Day and night, Adäka hosted beautiful dance, musical and drum performances on the main stage of the Kwanlin Dün Cultural Centre. It was such a treat for me to watch artists who I've followed for a long time - from Northern Cree, to Moe Clark, to the Selkirk Spirit Dancers. I was fortunate to have some extra down time with the artists who I was lodging with. One of them was the dapper gent below, Mr. Art Johns. He put on a wonderful folk show, and had a really sense of cool style.
Here's Art with his fantastic partner Nola Lamken and Duane Sanford.
When I asked Art what he'd still like to accomplish in life, he said: "In my eighty some odd years, I've done what I've really wanted to do. It's too late to get an education. I'm educated, but in a different way. I always just did what I wanted. Right now, I'm hungry. You eat when you get hungry."
Mid-week, the boys (and gal) from Northern Cree hit the Adäka stage and tore the roof down. I'd been a fan of theirs long before the Grammys ('Smilin' is one of my favourite workout songs), and catching them in person was on my bucket list.
Northern Cree was founded in 1982 by Steve Wood, and his brothers Randy and Earl Wood. Since then, the group has released a whopping 37 albums!
The group originates from the Saddle Lake Cree Nation but is made up of members from the Treaty 6 area, most notably the Frog Lake Cree Nation, Onion Lake Cree Nation, Samson Cree Nation, Louis Bull Cree Nation, and the Poundmaker Cree Nation.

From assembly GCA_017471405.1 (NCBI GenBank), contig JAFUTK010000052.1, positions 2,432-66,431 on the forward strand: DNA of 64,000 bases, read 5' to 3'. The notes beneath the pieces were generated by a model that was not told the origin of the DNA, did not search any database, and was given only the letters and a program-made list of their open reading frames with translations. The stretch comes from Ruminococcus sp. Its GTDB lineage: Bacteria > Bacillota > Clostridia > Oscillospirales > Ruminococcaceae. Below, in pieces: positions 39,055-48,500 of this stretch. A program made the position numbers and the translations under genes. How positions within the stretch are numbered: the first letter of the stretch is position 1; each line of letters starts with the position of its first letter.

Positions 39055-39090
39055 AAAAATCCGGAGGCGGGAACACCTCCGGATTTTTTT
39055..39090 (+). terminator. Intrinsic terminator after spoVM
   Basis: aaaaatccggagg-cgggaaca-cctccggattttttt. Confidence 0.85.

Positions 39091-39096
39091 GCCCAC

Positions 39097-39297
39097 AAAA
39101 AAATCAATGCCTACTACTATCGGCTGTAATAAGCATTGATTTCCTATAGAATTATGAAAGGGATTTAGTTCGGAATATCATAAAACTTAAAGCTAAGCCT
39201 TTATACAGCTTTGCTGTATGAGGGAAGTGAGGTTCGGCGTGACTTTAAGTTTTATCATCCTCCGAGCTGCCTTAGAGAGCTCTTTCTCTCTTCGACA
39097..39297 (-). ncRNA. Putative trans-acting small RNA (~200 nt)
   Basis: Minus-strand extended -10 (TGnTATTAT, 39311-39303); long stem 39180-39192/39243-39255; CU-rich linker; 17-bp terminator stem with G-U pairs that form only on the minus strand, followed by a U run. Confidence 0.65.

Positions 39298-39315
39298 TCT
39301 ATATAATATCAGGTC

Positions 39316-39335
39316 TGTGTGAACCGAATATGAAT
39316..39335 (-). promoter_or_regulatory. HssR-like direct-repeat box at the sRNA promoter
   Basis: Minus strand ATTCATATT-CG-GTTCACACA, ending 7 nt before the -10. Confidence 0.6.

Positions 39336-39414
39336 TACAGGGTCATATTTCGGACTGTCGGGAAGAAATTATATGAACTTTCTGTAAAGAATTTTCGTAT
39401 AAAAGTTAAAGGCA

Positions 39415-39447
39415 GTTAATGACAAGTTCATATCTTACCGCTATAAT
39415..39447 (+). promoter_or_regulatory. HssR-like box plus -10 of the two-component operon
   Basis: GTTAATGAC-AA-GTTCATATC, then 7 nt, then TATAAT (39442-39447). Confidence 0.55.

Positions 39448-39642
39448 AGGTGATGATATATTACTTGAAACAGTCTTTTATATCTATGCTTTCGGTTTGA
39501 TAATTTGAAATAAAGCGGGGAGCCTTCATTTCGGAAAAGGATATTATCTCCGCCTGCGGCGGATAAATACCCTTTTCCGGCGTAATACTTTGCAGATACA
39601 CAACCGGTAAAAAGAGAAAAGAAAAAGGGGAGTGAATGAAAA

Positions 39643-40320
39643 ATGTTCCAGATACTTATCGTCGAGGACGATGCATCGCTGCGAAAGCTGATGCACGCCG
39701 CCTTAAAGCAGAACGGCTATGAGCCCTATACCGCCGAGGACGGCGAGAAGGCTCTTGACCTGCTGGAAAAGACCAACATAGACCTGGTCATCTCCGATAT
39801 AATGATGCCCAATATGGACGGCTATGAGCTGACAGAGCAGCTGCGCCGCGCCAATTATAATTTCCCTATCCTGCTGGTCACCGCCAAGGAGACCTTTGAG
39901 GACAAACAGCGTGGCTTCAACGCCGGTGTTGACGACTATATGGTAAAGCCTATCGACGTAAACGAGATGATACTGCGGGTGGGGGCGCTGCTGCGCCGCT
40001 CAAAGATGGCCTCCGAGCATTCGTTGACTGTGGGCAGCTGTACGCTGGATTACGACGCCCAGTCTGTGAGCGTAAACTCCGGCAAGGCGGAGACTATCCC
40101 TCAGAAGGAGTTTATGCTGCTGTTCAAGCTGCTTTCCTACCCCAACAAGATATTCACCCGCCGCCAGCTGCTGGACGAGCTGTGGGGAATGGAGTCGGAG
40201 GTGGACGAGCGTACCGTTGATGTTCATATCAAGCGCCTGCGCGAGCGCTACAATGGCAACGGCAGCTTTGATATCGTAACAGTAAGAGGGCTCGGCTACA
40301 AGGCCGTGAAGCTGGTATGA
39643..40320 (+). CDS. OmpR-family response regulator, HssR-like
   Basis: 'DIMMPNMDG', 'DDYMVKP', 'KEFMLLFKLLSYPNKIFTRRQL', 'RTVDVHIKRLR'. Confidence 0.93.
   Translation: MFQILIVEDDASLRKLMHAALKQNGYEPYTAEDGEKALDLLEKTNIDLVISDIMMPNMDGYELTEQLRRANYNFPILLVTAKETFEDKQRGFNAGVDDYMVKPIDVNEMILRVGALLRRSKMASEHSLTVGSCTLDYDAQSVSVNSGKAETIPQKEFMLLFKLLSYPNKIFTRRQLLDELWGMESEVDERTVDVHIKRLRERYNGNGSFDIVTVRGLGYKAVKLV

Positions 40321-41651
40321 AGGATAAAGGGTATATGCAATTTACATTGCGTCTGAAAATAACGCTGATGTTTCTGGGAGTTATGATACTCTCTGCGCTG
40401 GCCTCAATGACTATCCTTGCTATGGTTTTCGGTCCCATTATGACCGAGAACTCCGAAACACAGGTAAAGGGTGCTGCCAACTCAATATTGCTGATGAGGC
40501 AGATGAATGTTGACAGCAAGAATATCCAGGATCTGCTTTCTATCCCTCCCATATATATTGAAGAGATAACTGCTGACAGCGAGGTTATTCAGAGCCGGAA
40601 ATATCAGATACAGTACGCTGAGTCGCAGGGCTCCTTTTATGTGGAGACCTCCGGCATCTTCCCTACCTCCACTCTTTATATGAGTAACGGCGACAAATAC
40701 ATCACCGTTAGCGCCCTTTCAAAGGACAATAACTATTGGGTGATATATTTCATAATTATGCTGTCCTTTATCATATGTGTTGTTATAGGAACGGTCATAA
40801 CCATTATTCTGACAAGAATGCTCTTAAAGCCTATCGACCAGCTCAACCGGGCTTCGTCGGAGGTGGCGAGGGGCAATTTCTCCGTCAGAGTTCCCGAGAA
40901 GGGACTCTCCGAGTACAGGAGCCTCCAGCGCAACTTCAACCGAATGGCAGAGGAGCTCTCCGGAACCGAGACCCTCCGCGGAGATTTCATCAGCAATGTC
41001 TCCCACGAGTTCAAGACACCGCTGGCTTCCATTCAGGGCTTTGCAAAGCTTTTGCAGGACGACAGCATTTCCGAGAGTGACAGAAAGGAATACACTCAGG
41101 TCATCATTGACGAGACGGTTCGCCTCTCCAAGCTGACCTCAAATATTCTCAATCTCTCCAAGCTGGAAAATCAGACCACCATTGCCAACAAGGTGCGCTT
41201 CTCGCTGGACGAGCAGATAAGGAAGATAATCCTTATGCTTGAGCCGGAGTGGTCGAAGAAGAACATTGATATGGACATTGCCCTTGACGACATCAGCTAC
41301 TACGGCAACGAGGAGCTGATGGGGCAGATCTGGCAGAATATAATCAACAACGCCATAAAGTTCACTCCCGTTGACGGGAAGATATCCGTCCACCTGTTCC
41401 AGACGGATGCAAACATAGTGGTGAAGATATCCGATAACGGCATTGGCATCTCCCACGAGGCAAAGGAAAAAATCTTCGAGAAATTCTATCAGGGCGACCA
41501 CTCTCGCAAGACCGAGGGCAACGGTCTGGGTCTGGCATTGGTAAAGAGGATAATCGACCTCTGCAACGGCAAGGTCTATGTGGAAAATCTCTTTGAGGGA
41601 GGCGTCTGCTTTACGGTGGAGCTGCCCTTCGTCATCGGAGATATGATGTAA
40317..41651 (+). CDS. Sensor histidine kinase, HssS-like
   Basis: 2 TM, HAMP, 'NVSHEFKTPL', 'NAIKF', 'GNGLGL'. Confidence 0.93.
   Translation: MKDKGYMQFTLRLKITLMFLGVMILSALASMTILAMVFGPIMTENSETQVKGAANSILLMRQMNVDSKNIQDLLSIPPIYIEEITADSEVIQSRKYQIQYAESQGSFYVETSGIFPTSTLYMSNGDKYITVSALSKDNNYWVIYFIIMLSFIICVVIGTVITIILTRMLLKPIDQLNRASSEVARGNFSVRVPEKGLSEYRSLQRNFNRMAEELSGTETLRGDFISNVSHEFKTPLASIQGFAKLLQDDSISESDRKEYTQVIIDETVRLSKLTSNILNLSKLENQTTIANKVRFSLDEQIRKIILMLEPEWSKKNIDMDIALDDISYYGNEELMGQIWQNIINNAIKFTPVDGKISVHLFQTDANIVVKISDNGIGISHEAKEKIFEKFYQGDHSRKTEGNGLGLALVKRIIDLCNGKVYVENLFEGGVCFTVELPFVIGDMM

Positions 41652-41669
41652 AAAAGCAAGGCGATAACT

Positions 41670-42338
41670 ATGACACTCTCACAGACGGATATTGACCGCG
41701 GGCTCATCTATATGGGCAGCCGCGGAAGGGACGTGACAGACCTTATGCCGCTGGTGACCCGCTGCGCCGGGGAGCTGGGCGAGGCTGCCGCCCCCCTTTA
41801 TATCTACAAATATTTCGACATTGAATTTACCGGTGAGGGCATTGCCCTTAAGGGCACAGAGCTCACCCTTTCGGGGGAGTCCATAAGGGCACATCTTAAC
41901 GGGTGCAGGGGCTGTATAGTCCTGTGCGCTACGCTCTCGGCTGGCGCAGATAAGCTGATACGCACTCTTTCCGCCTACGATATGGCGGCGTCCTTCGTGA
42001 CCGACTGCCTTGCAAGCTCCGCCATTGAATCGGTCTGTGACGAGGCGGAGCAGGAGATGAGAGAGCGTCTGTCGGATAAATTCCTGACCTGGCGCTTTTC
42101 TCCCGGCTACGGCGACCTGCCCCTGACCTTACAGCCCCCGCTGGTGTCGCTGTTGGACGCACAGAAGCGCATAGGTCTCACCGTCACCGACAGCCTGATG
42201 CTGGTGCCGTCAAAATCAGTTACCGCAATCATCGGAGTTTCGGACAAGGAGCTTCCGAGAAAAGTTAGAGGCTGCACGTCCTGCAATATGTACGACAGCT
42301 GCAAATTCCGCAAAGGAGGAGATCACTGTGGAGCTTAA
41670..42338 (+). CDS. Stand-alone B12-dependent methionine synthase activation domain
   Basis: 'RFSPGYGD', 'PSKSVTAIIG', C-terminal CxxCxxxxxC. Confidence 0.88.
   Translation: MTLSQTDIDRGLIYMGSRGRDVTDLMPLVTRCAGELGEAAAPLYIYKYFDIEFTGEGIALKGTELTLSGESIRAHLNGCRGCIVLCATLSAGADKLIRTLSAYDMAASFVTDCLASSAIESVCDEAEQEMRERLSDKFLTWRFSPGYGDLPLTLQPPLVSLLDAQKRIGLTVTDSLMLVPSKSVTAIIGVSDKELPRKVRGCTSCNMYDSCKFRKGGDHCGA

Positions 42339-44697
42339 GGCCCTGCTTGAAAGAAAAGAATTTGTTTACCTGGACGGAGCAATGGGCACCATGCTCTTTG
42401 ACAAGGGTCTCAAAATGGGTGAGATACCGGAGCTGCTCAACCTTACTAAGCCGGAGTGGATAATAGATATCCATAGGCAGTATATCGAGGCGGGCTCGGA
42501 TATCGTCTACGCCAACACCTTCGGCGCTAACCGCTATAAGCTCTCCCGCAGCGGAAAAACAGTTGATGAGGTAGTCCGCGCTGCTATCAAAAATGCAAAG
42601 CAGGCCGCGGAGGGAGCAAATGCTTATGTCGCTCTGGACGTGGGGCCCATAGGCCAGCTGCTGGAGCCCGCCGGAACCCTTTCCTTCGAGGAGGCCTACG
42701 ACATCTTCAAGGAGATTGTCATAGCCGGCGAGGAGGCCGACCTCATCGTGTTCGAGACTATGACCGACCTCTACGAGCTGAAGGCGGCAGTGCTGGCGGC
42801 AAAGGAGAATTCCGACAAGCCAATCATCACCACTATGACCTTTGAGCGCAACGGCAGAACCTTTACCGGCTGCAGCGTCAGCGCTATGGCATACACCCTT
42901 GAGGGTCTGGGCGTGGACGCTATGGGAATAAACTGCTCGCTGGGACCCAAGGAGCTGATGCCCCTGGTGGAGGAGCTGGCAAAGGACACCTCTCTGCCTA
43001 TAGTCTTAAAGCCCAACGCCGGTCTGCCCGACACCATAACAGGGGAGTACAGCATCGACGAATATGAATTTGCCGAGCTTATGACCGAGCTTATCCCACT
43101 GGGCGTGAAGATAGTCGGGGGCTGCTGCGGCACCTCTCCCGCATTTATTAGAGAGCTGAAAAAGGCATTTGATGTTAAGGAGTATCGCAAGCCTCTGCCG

The group neared the end of their performance with a massive rounddance, which I joined in on with my girl Heather Dickson!
On the last night of Adäka, I felt sad to know I'd be getting a plane home so early the next day. I didn't want to go, and I already missed all my new friends. There's something truly magical about the North and its people, and the only way to feel it is to go and live it. I'm now seriously thinking about moving up there someday...
The festival came to a perfect close on the evening of July 6 with a performance by the Dakhá Khwáan Dancers and Te Awara Maori.
Afterward, everyone got together for a heartwarming community drum circle.
It was a love fest!
That night, I packed my things and crawled into bed tired, fulfilled, and inspired. Adäka was truly the experience of a lifetime, and I think my dad would agree. In my mind, there's nothing better than bringing different artists, cultures and languages together. The whole winds up being greater than the sum of its parts, and everyone leaves with a gift. Indigenous art has always been rooted in community, and its significance is now being felt by the public more and more each day. Festivals like Adäka are introducing Indigenous arts to growing pockets of people, and inspiring new conversations about land, politics, traditions and growth. But really, what I love most about Adäka is its passion for letting artists do what they do best... all together as a family.
Photos by Paul Cowan and Alexis Hougen
Xina Cowan is the Editor-in-Chief of WIOT Magazine, and a digital media Producer at Rezolution Pictures in Montreal. She has the privilege of working with remarkable community members every day, and uses the web as a platform to build strength, connections, and ideas. In her spare time, she loves bopping around with her two bunnies and dreaming about beadwork.